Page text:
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Re: IPv6 news

  • From: Marshall Eubanks
  • Date: Fri Oct 14 12:15:46 2005

Dear Sabri;

On Fri, 14 Oct 2005 16:34:19 +0200
 Sabri Berisha <[email protected]> wrote:
> On Fri, Oct 14, 2005 at 10:17:51AM -0400, Marshall Eubanks wrote:
> Dear Marshall,
> > > Just wait for a popular adult-content-provider offering website-access
> > > for free via IPv6.. 
> > 
> > Why ? Are you implying that there is unlimited free IPv6 bandwidth ?
> Nope.
> > If not, why would they do that ?
> Imagine the following scenario:
>  "It's 2009, the world reaches the end of it's ipv4 supply. As large
>   global networks are still struggling to implement ipv6 on their
>   equipment, their customers are facing more and more problems to get
>   additional IP-space from their RIR's and are forced to use ipv6. But
>   due to the lack of planning, only a number of access-isp's have
>   successfully deployed ipv6 on their networks and so we have shattered
>   native ipv6 connectivity throughout the internet. To encourage the
>   access- and carrierindustry, (adult)contentproviders in all continents
>   decide to boost the demand for ipv6 connectivity and offer their
>   services for free to ipv6 users, for a limited period of time."

Try as I may, I cannot imagine depending on the charity of porn content providers :)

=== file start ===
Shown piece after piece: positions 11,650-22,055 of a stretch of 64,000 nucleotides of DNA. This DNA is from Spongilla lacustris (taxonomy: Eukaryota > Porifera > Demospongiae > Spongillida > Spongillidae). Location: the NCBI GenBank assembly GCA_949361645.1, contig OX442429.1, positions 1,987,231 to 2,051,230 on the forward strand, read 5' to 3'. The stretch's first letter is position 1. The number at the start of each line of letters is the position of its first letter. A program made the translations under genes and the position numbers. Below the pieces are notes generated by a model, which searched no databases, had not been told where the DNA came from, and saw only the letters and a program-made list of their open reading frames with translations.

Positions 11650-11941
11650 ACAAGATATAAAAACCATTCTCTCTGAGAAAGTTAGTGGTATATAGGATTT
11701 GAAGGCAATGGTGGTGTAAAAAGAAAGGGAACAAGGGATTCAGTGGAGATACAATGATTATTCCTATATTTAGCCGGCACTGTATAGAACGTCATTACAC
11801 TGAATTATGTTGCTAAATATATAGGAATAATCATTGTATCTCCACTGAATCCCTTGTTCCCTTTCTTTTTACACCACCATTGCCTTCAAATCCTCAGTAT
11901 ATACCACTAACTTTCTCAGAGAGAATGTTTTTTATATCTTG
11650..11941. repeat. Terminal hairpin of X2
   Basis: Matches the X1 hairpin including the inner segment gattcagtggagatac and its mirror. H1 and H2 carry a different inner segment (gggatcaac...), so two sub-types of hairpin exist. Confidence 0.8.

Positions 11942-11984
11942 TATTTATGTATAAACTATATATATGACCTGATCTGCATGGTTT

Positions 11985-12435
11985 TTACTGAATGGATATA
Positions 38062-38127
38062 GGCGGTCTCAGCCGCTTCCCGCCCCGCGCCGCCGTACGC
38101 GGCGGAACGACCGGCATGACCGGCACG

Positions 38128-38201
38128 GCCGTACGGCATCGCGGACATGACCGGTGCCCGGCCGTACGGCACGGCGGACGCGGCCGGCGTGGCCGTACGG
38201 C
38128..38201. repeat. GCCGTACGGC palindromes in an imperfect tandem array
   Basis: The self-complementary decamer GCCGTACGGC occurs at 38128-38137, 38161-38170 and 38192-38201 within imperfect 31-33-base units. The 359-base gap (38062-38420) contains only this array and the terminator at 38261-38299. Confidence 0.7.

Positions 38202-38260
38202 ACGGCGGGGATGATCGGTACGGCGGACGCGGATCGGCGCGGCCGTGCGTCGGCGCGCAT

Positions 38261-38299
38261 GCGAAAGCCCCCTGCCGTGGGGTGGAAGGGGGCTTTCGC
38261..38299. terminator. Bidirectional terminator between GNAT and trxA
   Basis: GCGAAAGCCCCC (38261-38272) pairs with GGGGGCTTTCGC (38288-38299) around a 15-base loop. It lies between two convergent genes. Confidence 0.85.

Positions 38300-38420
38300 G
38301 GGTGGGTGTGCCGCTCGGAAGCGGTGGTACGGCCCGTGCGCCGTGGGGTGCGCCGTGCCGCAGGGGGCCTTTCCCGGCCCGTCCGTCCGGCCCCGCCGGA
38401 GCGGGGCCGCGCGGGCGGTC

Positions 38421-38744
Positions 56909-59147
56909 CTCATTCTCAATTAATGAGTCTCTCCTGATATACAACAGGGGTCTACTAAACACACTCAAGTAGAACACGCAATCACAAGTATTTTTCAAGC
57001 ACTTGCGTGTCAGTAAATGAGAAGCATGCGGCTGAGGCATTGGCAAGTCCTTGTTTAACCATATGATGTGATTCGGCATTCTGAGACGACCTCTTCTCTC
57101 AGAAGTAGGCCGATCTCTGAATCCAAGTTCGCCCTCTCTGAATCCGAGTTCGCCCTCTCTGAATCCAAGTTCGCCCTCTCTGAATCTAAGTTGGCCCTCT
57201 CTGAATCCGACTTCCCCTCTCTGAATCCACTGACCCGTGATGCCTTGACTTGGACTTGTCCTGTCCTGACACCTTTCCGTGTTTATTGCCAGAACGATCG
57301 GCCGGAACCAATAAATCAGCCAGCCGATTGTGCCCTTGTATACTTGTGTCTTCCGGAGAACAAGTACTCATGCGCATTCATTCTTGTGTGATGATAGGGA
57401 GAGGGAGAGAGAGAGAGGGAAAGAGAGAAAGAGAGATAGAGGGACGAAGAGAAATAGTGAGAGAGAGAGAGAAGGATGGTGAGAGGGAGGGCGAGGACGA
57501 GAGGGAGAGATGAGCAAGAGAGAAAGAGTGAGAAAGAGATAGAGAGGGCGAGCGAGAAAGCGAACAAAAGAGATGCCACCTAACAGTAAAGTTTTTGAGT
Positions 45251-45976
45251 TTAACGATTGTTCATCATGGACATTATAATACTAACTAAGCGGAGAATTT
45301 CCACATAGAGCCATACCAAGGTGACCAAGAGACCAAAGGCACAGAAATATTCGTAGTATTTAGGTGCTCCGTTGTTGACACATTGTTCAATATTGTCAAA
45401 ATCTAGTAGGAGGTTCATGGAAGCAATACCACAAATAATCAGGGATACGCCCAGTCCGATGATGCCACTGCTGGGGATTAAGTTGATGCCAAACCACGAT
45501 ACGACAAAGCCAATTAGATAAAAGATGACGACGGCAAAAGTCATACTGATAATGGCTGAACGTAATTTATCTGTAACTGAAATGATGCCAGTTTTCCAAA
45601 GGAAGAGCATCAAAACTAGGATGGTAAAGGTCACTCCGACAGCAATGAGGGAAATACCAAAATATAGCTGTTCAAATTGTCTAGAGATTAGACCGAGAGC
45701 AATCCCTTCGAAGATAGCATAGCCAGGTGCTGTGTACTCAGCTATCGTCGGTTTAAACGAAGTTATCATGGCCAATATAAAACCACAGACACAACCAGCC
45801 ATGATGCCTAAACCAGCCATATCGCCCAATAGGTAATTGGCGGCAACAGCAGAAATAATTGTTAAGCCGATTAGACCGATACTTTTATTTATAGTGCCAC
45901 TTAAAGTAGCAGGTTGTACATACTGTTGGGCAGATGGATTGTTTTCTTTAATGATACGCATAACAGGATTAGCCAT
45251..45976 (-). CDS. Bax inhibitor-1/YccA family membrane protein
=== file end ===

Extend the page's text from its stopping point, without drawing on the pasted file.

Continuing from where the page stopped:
What I can imagine is the porn providers paying whatever is necessary for IPv4 address
blocks. I would not want to get in a bidding war with them.

> Why did the internet grow so fast in the 90's? The public was able to
> access the network and created the demand for more content. This content
> attracted more and more eyeballs, and thus more commercial activities
> were deployed, resulting in a exponential growth of the network.
> Without eyeballs, contentproviders are not encouraged to deploy ipv6.
> Without content, eyeballproviders are not encouraged to deploy ipv6.
> It's a matter of time before one of them will be forced to end this
> circle and there is only one way to attract a large audience: giving a
> way your service for (nearly) free.

This sounds just like arguments heard in multicast discussions. I do give my
content away for free, and currently realizes about 10% of its 
(streaming) revenue from multicast (and presumably also realizes a similar percentage reduction in
bandwidth costs from the same).

If I thought that AFTV could increase revenues by another 10% by putting out IPv6 reflections of
existing content, it would. If I thought that it could make money by putting out dedicated IPv6
content, it would do that too. I don't see any reason to expect either at present. I would be glad
to be convinced otherwise.

> -- 
> Sabri


> please do not throw salami pizza away